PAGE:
UBC Theses and Dissertations

UBC Theses Logo

UBC Theses and Dissertations

Atmospheric blocking in the northern hemisphere Knox, John Lewis 1981

Your browser doesn't seem to have a PDF viewer, please download the PDF to view this item.

Item Metadata

Download

Media
831-UBC_1981_A1 K66.pdf [ 13.88MB ]
Metadata
JSON: 831-1.0095459.json
JSON-LD: 831-1.0095459-ld.json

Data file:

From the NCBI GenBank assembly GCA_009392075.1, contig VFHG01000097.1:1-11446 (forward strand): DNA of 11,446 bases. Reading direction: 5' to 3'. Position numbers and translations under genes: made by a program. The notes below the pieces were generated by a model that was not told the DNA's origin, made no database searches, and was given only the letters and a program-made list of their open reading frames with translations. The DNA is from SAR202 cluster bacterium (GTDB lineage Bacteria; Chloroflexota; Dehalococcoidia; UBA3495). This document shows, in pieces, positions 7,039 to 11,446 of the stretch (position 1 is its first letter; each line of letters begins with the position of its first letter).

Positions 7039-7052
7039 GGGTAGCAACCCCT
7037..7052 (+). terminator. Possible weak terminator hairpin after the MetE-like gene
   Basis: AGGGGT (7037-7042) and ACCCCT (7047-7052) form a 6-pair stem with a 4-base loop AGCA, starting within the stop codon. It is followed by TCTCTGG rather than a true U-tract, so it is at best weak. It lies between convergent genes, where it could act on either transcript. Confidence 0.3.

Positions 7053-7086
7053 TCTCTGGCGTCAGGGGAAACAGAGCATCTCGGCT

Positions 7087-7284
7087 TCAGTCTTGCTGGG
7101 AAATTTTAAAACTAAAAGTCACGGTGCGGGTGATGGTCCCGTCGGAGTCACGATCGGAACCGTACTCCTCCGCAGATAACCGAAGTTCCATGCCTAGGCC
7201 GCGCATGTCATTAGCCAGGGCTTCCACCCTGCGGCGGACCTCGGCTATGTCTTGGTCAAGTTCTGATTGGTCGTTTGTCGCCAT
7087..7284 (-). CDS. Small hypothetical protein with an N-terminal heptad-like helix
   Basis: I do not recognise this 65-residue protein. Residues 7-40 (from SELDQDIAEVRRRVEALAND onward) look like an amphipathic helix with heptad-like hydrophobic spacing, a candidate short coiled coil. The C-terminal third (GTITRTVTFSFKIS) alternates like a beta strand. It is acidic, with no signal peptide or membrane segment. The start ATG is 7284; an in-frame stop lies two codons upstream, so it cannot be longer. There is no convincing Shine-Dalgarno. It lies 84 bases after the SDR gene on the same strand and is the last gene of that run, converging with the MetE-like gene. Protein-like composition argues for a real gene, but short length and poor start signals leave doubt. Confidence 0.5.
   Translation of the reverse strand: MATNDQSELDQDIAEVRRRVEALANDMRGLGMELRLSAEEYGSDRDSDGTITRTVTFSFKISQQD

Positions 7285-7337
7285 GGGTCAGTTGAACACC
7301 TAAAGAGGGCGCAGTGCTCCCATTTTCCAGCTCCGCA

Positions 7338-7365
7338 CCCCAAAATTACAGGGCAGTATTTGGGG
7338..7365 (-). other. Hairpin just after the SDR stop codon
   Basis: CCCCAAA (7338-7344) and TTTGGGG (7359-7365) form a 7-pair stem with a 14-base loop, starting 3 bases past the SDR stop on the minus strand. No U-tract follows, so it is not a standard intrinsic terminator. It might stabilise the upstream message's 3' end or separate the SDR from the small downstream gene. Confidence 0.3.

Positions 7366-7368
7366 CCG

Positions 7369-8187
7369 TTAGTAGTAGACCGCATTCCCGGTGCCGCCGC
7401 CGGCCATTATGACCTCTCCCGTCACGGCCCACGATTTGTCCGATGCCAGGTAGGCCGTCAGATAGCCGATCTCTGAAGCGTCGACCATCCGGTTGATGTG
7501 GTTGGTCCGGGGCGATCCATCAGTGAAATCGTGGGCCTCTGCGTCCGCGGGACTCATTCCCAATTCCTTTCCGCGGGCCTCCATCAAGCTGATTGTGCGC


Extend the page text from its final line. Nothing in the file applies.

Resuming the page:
RDF/XML (Pretty): 831-1.0095459-rdf.xml
RDF/JSON: 831-1.0095459-rdf.json
Turtle: 831-1.0095459-turtle.txt
N-Triples: 831-1.0095459-rdf-ntriples.txt
Original Record: 831-1.0095459-source.json
Full Text
831-1.0095459-fulltext.txt
Citation
831-1.0095459.ris

Full Text